Report on the 2018 Conference of California Bar Associations in San Diego

by WLALA Board Member Shaun Dabby Jacobs

November 2018

 Have you ever thought “this law should be changed or amended,” or “it should not exist at all?”  Have you ever thought “there ought to be a law about this” but when you researched the applicable legal authorities, you found no law existed that addressed the topic you researched?  Do you enjoy debating policy and the law as well as meeting interesting people from across the state?  Are you passionate about the State of California and improving its laws?  Well, you’re not alone. 

          Every year, delegates from local, specialty and minority bar associations throughout the state gather together to discuss how to improve California law at the Conference of California Bar Associations (the “CCBA” or “Conference”), which is held in a different location each year.  This year, the Conference was held from September 14-16, 2018, in San Diego, and WLALA sent three delegates – Shaun Dabby Jacobs, Farah Tabibkhoei, and Andrea Schoor.

          During the Conference, delegates from various bar associations debate proposed revisions and amendments to California law, called “resolutions.”  Once the Conference passes a resolution, CCBA’s lobbyist, Larry Doyle, takes the resolution to the State Legislature or California Judicial Council to find a sponsor.  Together, Mr. Doyle and the sponsor then lobby to get the resolution passed into law.  CCBA’s success rate, due largely to the hard work and talent of Mr. Doyle, representatives of CCBA, and the dedicated sponsors who support CCBA’s resolutions, is impressive. 

          Typically, the Governor signs into law approximately 20 bills that the CCBA has proposed and/or sponsored.  The bills cover a wide range of topics.  For example, one of the resolutions WLALA sponsored in 2016, was passed into law at Code of Civil Procedure section 2016.080.  This resolution relates to motions to compel further responses to discovery and is something the Los Angeles Superior Court wanted to see passed.         Previously, some of the Los Angeles County superior courts offered parties the option of coming before the Court for an informal discovery conference before filing a motion to compel.  Informal discovery conferences are an effective way for judges to consider discovery disputes and attempt to resolve them without the hundreds or even thousands of pages included in motions to compel.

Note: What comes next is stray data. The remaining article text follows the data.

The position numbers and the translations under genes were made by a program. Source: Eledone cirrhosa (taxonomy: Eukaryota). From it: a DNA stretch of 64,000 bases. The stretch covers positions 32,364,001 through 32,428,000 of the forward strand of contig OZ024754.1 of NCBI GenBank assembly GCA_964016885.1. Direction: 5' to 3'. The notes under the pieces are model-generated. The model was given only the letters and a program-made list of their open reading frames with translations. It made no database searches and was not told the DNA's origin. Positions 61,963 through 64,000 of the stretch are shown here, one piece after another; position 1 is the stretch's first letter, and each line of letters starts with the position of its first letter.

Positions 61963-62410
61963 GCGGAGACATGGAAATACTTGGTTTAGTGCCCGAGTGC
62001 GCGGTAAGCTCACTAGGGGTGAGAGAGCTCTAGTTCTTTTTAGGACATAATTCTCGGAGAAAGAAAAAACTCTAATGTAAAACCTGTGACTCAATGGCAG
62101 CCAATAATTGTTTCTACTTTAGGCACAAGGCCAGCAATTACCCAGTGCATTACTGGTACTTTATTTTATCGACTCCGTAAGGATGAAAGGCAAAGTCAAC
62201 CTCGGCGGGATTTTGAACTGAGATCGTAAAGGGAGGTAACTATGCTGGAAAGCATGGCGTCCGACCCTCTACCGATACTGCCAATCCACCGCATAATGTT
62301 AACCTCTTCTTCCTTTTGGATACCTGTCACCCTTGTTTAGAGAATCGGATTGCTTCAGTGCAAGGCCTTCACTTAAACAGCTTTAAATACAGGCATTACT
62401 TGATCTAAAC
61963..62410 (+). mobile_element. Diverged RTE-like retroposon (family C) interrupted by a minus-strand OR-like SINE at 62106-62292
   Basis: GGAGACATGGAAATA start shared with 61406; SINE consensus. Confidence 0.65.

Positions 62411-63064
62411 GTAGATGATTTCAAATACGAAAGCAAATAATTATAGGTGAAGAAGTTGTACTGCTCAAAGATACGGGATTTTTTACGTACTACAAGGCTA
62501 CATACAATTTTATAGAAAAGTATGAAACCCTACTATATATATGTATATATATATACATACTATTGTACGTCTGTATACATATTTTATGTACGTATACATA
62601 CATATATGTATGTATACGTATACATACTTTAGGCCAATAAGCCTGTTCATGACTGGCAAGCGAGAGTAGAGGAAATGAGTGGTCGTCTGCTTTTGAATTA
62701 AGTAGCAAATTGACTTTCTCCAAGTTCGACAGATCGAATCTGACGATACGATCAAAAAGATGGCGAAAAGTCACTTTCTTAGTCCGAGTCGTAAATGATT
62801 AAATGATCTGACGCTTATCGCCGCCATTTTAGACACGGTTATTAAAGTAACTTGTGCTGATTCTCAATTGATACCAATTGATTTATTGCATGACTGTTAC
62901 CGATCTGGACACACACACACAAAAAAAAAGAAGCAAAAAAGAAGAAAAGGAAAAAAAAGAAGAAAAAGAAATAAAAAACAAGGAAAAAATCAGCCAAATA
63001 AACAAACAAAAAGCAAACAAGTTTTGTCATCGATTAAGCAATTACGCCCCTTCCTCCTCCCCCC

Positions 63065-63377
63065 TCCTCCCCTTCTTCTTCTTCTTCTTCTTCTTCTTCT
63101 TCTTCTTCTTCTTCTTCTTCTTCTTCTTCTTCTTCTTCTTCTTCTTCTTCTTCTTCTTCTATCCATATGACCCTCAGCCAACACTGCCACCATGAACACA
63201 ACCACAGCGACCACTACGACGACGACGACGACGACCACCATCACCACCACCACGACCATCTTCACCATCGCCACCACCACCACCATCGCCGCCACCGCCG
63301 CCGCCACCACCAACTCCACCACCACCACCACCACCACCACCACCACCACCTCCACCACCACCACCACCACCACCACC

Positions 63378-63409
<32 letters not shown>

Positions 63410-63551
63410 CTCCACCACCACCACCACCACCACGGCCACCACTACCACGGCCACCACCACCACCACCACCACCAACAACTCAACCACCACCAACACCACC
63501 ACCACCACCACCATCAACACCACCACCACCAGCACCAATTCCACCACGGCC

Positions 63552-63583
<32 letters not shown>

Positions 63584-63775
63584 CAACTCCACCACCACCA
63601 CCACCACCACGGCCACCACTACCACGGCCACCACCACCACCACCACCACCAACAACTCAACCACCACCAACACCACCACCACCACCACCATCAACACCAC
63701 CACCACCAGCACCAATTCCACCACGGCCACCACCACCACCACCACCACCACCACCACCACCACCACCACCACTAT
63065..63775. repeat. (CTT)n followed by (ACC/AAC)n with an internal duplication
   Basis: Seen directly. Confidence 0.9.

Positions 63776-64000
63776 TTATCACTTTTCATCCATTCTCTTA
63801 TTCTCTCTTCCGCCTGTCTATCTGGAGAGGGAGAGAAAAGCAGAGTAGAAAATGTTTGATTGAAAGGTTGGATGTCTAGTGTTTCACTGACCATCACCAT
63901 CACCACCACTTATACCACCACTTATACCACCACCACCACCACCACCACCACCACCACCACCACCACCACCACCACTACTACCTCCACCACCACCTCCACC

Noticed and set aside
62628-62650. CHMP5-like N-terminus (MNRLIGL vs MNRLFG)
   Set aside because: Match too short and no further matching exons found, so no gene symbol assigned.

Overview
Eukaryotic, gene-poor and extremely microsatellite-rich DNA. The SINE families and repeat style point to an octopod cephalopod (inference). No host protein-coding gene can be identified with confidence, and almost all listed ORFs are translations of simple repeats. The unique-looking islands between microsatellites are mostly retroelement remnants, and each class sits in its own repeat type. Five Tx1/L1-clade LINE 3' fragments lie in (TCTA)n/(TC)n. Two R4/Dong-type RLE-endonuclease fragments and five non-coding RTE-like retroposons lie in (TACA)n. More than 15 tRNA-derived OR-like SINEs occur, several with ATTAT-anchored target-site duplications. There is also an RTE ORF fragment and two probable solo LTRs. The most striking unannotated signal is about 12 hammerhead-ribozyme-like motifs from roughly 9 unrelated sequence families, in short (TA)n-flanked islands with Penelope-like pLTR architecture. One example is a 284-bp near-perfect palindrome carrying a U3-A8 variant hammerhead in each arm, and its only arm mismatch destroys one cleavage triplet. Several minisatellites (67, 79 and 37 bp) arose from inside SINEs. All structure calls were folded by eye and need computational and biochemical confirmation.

Because there was no rule permitting courts to hold informal discovery conferences, WLALA’s delegation submitted a resolution to the Conference, and it passed. Assemblymember Ed Chau, introduced it as Assembly Bill 383 and Governor Brown signed it into law in 2017.  WLALA was an integral part of the legislative and amendment process.

          Continuing WLALA’s efforts to improve the discovery process and make it more efficient, at this year’s Conference, WLALA successfully sponsored a resolution to amend the California Rules of Court to provide for the electronic exchange of discovery requests and responses.  This resolution is important to the bench and practitioners because it will allow parties to more easily prepare responses to discovery and the separate statements in connection with motions to compel because the attorneys and/or their staff will not have to retype the requests and responses.  It will also help judges evaluate the merits of the parties’ positions when the judges conduct Informal Discovery Conferences (which WLALA helped enact into law) because they will be able to see the requests and responses in one document, rather than needing to flip between documents.   WLALA’s resolution, as well as all of the 105 resolutions that were submitted by all the different bar associations are at CCBA’s website at  

          It is not too early to start thinking about resolutions to submit for next year’s Conference, which will be held from October 11-13, 2019, in Monterey, California.  Although the final deadline to submit resolutions to CCBA is March 1, 2019, if you want WLALA to sponsor a resolution, WLALA’s delegation chair, Shaun Dabby Jacobs, ( needs it by December 31, 2018, to give WLALA sufficient time to complete its vetting process. 

We ask and encourage anyone who has an idea about how the law could be improved, wants to attend next year’s conference, or who has an interest in getting involved in either CCBA or WLALA, to reach out to Shaun, Farah or Andrea to discuss joining the WLALA delegation and attending next year’s Conference in Monterey. 

To see the resolutions that were debated at this year’s conference go to CCBA’s website at